Friday, March 19, 2010

Icarus shed

which witch, T-111, boy, falling

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Monday, March 08, 2010


Thursday, February 25, 2010


Home of the Cars?

Before the American city could be physically reconstructed to accommodate automobiles, its streets had to be socially reconstructed as places where cars belong. Until then, streets were regarded as public spaces, where practices that endangered or obstructed others (including pedestrians) were disreputable. Motorists' claim to street space was therefore fragile, subject to restrictions that threatened to negate the advantages of car ownership. Epithets--especially joy rider--reflected and reinforced the prevailing social construction of the street. Automotive interest groups (motordom) recognized this obstacle and organized in the teens and 1920s to overcome it. One tool in this effort was jaywalker. Motordom discovered this obscure colloquialism in the teens, reinvented it, and introduced it to the millions. It ridiculed once-respectable street uses and cast doubt on pedestrians' legitimacy in most of the street. Though many pedestrians resented and resisted the term and its connotations, motordom's campaign was a substantial success.
--Peter Norton (More about Peter Norton)

The Charlottesville Police Department has a new statistical tool available for public use on the Internet. A query for all crimes in Charlottesville for the last seven days yields this report:

Had a close call walking Sophie earlier this morning. Almost struck by a car.
It is dangerous walking in our city.

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Sunday, February 07, 2010

public space

Some trees did break.

In the coming days there will be calls for sidewalks to be shoveled.

I wish there was as loud a call for drivers to share the road, the public space, with pedestrians.
More snow pictures here and here


Saturday, January 23, 2010


Mr. Marshall in the center. Names for personnel on his left and right?


Saturday, December 05, 2009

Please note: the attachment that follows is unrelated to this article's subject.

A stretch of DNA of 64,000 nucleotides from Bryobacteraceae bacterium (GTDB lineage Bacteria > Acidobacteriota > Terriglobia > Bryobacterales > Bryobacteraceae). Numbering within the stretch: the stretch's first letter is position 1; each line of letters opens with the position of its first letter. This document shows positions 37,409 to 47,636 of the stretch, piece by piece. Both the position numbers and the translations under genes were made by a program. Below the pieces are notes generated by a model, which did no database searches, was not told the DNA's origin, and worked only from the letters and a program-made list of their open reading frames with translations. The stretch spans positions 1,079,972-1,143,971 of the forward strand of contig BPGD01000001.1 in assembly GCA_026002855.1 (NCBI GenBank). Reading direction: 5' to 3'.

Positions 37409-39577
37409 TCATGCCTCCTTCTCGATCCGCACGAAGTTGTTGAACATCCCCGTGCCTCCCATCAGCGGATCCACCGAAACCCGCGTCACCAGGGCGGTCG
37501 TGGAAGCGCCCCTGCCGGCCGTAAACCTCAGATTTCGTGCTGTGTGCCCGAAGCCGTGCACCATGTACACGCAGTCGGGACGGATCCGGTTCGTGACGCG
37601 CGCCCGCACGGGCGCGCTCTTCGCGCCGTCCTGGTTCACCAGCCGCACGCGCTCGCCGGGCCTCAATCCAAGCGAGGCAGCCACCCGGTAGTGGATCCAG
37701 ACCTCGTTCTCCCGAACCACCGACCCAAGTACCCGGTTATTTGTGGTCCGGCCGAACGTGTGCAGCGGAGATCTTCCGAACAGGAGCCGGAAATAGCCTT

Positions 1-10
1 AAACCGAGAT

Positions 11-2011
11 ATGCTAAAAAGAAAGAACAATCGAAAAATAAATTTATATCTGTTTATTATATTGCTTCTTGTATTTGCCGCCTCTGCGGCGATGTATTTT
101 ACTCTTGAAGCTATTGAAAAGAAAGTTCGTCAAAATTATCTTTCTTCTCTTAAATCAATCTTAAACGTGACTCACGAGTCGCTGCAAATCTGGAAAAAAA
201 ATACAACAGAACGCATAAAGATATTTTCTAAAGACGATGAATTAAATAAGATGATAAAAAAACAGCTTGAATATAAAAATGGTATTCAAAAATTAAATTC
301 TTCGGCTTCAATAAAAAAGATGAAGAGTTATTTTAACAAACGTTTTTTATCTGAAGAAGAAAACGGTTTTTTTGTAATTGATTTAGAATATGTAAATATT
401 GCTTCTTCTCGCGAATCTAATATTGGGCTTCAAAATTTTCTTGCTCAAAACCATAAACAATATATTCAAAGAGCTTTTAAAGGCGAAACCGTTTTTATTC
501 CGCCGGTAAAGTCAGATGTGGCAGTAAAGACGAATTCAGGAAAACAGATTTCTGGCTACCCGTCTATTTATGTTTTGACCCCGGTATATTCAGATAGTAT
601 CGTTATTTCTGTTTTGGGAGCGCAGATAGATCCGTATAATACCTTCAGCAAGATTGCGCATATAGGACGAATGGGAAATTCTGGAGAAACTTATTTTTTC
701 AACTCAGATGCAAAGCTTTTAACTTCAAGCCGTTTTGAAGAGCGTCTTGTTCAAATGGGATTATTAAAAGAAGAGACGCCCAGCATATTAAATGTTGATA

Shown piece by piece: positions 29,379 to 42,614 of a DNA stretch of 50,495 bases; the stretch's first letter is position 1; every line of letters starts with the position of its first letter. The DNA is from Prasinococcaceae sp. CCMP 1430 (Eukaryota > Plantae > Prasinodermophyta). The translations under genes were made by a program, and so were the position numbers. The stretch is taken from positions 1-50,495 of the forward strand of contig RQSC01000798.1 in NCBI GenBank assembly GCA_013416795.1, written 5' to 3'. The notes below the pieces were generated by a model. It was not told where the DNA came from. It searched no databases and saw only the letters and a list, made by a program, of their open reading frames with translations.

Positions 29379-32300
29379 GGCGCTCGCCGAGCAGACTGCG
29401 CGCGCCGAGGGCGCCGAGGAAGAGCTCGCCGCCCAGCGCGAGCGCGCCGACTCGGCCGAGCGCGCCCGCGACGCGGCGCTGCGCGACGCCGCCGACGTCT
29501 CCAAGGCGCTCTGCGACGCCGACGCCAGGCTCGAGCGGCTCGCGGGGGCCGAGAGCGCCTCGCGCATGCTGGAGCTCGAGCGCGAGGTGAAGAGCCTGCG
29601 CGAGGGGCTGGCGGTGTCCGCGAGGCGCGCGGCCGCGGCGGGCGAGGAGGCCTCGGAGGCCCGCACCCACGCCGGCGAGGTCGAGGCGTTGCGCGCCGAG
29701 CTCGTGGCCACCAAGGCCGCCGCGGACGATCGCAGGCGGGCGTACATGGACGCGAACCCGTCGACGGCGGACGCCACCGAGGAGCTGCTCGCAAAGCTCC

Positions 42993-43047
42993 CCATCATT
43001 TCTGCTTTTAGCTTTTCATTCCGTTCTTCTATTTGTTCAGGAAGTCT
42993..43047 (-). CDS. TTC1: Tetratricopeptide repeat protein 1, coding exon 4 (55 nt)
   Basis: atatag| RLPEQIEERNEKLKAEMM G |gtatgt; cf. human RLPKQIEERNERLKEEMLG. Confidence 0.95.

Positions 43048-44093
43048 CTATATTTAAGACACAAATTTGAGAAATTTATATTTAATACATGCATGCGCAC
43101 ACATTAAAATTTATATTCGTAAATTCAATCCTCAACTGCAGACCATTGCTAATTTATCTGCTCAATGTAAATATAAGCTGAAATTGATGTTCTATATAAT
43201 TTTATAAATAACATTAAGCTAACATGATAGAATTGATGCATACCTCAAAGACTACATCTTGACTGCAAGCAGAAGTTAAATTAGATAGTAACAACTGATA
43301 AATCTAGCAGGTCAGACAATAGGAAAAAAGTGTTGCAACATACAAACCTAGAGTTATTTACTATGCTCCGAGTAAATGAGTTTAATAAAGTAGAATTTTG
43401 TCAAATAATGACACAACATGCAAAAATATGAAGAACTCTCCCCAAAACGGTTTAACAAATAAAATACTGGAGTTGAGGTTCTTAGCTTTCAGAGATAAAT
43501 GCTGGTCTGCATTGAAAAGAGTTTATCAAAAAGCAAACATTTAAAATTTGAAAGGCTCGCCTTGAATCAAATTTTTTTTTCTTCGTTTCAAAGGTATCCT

election day


Saturday, November 28, 2009

waiting on a train


Friday, November 20, 2009

Twymans Mill


Monday, November 16, 2009

last best place

Neighborhood stores are good. Helen and John's in the Woolen Mills closed a few years back, but there was still R&K in Slabtown.


Friday, September 11, 2009



Thursday, April 23, 2009

broken green space


Saturday, April 11, 2009

waning gibbous


Friday, February 06, 2009

Jinx's Pit's Top Barbeque

1307 East Market Street, Charlottesville, Virginia


Sunday, January 04, 2009

Sofa sofa

This photo looks better in color than b&w.
Code to do a rollover with a psd that shifts from b&w to color...?

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Saturday, January 03, 2009

genetic inheritance

My dad picked up trash on the side of the road in front of our house. I thought it was a waste of time.
Years pass, the genetic inheritance expresses itself. I pick up trash on the side of the road.
The litter is everywhere, primarily fast food meals (McTrash) plus beer cans and bottles ejected from motor vehicles.
Local crime stats indicate that it is difficult to cite a motorist for littering (there were seven 26-1 citations in 2007).

The straw that breaks this camel's back is the free "distribution" of phone-books and ersatz phone-books.
The entities that print these books could limit distribution to those members of the public who actually have expressed an interest in receiving their product. Further, they could hire professional delivery people, the US postal service, Fedex, UPS, people who know how to get product to a recipient.
Instead, the directories are distributed using a fecundatory model, like a buck shad, like a dandelion, many seed are spread in the hope that some will take root.

Some fall by the wayside, some fall on stony ground. What the hell, someone else will pick them up.

Sec. 26-1. Littering.
(a) It shall be unlawful for any person to dump or otherwise dispose of trash, garbage, refuse, litter or other unsightly matter on public property, including a public street, right-of-way, property adjacent to such street or right-of-way, or on private property without the written consent of the owner thereof or his agent.
(b) When any person is arrested for a violation of this section and the matter alleged to have been illegally dumped or disposed of has been ejected from a motor vehicle, the arresting officer may comply with the provisions of Code of Virginia, section 46.2-936 in making such arrest.